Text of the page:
New Technique Aims to Target Cause of Age-Related Hearing Loss

August 25, 2022

TAMPA, FLORIDA — A well-known imaging test that radiologists use to monitor blood flow from the heart may soon be deployed to pinpoint what part of the ear is experiencing age-related hearing loss.

Robert Frisina, distinguished university professor and chair of the University of South Florida (USF) Department of Medical Engineering, is working with Moffitt Cancer Center to develop cutting-edge imaging that more accurately identifies problem areas. His team is focusing on the cochlea, a hollow, spiral-shaped, fluid filled cavity in the temporal bone – also called the inner ear – that has a “biological battery” needed for transmitting sound vibration information to the brain. Over time, the battery deteriorates, and it has been nearly impossible to clinically determine why.

“Diagnosing how healthy this biological battery is in patients is not yet possible. Our innovative imaging approach may make this doable in the near future for otolaryngologists and audiologists”

Robert Frisina, PhD, Chair of the USF Department of Medical Engineering

The research team is using medical imaging involving the use of a tracer ­– a small amount of radioactive material that will allow radiologists to see what’s occurring inside the ear. It’s administered through an IV and is commonly used during positron emission tomography (PET) scans.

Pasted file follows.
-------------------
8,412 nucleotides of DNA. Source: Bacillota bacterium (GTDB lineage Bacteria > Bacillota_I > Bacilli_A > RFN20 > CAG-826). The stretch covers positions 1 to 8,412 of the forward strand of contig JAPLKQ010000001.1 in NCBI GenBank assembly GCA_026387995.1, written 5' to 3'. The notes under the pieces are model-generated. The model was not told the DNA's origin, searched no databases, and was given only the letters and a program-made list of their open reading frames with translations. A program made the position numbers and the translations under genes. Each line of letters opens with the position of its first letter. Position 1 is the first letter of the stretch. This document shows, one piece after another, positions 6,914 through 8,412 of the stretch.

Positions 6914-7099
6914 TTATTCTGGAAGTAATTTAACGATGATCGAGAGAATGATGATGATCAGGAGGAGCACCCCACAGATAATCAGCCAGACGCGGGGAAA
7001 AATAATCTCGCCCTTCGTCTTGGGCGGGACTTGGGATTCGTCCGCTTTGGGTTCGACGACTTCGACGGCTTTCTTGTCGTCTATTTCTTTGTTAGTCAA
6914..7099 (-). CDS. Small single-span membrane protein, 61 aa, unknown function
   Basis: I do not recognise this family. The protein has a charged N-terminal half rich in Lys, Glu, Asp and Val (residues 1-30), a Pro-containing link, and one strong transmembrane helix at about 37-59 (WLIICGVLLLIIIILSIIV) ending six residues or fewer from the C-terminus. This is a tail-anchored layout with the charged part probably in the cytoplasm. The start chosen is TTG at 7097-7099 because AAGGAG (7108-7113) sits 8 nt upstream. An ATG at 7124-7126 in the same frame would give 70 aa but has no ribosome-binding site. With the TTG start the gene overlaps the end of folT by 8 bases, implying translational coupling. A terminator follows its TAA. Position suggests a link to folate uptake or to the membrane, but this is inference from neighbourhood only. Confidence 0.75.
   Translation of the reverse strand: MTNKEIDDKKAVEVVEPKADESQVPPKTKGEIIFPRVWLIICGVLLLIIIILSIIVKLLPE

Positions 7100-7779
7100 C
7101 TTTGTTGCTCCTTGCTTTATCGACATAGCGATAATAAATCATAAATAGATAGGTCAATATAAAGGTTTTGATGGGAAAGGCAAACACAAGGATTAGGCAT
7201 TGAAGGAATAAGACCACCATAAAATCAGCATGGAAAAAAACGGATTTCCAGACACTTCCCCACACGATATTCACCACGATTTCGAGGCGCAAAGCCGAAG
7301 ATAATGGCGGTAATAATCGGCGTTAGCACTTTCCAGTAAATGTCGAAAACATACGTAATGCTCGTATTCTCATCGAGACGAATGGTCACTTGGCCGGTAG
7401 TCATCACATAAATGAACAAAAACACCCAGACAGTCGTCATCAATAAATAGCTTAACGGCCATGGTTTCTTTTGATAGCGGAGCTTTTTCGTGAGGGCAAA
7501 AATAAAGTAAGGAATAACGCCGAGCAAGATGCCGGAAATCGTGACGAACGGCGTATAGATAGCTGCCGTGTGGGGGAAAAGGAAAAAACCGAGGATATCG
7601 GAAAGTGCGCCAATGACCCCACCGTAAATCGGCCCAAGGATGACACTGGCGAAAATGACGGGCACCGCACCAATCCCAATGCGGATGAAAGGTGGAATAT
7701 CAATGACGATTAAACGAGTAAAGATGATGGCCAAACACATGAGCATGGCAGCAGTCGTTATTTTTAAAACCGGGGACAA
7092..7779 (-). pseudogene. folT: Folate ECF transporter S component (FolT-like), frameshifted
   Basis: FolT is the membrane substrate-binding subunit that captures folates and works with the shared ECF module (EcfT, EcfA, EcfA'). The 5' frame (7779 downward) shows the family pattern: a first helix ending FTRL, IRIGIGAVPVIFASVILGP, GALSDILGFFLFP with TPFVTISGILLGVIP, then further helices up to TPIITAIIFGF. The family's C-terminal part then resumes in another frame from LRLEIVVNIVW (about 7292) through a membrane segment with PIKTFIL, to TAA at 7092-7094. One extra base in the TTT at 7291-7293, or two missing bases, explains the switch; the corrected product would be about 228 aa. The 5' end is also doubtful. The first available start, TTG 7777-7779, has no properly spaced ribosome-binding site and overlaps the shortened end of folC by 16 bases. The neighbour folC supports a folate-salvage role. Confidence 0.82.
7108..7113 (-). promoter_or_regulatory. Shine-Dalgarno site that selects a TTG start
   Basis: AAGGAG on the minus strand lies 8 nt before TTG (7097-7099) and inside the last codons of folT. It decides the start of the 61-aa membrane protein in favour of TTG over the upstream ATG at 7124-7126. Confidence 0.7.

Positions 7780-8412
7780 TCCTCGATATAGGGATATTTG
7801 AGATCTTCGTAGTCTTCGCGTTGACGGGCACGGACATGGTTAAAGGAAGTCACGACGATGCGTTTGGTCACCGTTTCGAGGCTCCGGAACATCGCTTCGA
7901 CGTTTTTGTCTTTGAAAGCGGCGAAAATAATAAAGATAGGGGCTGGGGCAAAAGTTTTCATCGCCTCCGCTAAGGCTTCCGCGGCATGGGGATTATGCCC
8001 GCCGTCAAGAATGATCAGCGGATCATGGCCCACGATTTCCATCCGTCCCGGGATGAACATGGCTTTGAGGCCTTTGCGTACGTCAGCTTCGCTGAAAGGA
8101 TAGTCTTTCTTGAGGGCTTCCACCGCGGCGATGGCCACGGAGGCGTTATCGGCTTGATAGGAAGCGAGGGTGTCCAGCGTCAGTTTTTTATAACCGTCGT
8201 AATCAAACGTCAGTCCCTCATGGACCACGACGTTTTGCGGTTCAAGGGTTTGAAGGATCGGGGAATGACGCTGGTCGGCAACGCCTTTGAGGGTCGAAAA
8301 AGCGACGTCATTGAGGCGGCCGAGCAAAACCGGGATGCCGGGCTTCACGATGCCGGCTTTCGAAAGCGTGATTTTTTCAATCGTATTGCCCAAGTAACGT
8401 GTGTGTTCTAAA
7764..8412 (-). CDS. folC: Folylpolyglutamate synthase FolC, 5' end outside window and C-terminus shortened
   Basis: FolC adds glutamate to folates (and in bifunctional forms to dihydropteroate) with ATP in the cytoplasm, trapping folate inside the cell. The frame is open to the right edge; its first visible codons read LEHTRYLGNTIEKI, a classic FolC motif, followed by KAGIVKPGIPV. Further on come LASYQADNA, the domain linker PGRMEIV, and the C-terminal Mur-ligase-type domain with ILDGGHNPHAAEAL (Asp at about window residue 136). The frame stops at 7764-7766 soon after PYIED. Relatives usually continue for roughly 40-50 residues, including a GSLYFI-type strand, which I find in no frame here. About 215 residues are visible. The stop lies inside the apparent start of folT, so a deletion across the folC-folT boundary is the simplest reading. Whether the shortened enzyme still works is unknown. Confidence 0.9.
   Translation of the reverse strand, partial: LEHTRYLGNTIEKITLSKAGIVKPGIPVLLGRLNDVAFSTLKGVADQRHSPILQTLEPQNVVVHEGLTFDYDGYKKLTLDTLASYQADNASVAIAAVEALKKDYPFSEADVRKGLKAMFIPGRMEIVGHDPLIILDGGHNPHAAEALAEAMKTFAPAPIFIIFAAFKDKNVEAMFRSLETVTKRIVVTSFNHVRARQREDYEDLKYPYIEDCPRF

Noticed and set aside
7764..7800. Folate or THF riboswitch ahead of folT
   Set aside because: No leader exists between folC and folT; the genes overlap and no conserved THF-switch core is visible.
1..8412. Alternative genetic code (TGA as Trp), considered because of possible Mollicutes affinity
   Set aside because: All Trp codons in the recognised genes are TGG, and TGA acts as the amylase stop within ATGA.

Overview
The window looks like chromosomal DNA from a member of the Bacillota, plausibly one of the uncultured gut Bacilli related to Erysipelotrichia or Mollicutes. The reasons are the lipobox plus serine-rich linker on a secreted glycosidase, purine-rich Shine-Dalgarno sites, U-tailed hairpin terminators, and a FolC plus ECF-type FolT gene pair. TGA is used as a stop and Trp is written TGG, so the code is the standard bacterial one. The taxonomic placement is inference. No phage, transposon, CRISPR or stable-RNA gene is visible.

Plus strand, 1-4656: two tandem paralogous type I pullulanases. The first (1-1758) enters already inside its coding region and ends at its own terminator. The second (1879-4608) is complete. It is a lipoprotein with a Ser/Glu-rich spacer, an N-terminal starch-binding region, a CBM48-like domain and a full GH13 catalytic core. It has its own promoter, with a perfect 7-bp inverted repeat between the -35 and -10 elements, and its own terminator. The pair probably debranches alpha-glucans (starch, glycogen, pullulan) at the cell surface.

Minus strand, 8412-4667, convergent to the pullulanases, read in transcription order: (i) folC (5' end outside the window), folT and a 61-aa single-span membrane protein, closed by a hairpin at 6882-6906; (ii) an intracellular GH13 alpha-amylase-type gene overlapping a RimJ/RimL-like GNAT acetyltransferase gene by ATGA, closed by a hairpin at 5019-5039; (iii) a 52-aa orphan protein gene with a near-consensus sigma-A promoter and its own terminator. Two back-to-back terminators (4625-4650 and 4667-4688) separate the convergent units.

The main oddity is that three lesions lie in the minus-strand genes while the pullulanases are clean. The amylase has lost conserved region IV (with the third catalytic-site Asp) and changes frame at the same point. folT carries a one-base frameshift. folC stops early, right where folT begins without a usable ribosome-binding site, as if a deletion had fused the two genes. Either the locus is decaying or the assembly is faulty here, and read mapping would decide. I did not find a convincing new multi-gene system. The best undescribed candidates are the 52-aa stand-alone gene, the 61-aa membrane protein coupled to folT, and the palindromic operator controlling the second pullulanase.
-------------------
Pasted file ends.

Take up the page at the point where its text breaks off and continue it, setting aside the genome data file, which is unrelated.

201TI (thallium) is the mild radioactive tracer that’s used to help the cochlea communicate with an image processor to determine the magnitude of “cochlear battery”-related hearing loss.

By differentiating the functionality of different parts of the cochlea, physicians can prescribe medication that will treat that specific area as a future option other than taking the blanketed approach of prescribing hearing aids.

Frisina is now fine-tuning the procedure with an R1 research grant from the National Institutes of Health, one of the most prestigious forms of federal biomedical funding. He hopes that by combining biomedical engineering and imaging with hearing sciences, his team will begin clinical trials at the conclusion of the two-year grant period – ultimately achieving this translational breakthrough for individuals experiencing hearing loss.

**Read the full story on the USF website here

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